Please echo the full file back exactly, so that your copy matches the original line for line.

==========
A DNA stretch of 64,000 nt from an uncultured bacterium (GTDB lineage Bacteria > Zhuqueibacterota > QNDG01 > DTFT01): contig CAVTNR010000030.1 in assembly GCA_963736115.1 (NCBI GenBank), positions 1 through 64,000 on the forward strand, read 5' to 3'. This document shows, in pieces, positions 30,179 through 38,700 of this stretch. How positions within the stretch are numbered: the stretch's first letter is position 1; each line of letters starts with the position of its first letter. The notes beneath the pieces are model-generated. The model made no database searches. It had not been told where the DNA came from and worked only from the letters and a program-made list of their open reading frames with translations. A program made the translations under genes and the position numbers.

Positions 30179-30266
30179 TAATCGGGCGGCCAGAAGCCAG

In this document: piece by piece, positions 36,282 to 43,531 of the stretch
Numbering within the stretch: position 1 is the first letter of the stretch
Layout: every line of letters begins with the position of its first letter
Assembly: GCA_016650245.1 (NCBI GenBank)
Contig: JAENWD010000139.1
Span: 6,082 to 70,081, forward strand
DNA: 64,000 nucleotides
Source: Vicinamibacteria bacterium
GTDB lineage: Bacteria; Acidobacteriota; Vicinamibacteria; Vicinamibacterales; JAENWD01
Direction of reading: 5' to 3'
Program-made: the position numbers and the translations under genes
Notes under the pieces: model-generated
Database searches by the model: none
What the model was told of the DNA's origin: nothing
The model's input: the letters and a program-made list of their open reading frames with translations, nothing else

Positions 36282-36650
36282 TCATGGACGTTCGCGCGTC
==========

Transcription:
A DNA stretch of 64,000 nt from an uncultured bacterium (GTDB lineage Bacteria > Zhuqueibacterota > QNDG01 > DTFT01): contig CAVTNR010000030.1 in assembly GCA_963736115.1 (NCBI GenBank), positions 1 through 64,000 on the forward strand, read 5' to 3'. This document shows, in pieces, positions 30,179 through 38,700 of this stretch. How positions within the stretch are numbered: the stretch's first letter is position 1; each line of letters starts with the position of its first letter. The notes beneath the pieces are model-generated. The model made no database searches. It had not been told where the DNA came from and worked only from the letters and a program-made list of their open reading frames with translations. A program made the translations under genes and the position numbers.

Positions 30179-30266
30179 TAATCGGGCGGCCAGAAGCCAG

In this document: piece by piece, positions 36,282 to 43,531 of the stretch
Numbering within the stretch: position 1 is the first letter of the stretch
Layout: every line of letters begins with the position of its first letter
Assembly: GCA_016650245.1 (NCBI GenBank)
Contig: JAENWD010000139.1
Span: 6,082 to 70,081, forward strand
DNA: 64,000 nucleotides
Source: Vicinamibacteria bacterium
GTDB lineage: Bacteria; Acidobacteriota; Vicinamibacteria; Vicinamibacterales; JAENWD01
Direction of reading: 5' to 3'
Program-made: the position numbers and the translations under genes
Notes under the pieces: model-generated
Database searches by the model: none
What the model was told of the DNA's origin: nothing
The model's input: the letters and a program-made list of their open reading frames with translations, nothing else

Positions 36282-36650
36282 TCATGGACGTTCGCGCGTC